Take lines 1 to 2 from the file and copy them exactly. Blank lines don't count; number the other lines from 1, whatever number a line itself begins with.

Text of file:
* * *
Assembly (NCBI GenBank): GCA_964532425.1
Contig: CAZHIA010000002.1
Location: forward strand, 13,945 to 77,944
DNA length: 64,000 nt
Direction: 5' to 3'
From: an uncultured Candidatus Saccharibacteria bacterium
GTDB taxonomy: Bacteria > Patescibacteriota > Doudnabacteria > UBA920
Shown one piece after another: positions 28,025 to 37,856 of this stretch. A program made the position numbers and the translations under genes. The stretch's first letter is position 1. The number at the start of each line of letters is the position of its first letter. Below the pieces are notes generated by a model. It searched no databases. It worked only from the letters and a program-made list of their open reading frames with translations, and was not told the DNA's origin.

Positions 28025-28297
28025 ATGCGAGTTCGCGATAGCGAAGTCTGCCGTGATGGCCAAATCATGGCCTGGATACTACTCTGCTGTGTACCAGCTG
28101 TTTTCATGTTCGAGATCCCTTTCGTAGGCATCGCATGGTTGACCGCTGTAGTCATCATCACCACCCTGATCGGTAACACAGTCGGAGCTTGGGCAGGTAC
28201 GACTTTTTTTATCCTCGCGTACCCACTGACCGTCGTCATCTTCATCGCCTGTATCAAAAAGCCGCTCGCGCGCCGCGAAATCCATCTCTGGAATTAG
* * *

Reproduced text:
Assembly (NCBI GenBank): GCA_964532425.1
Contig: CAZHIA010000002.1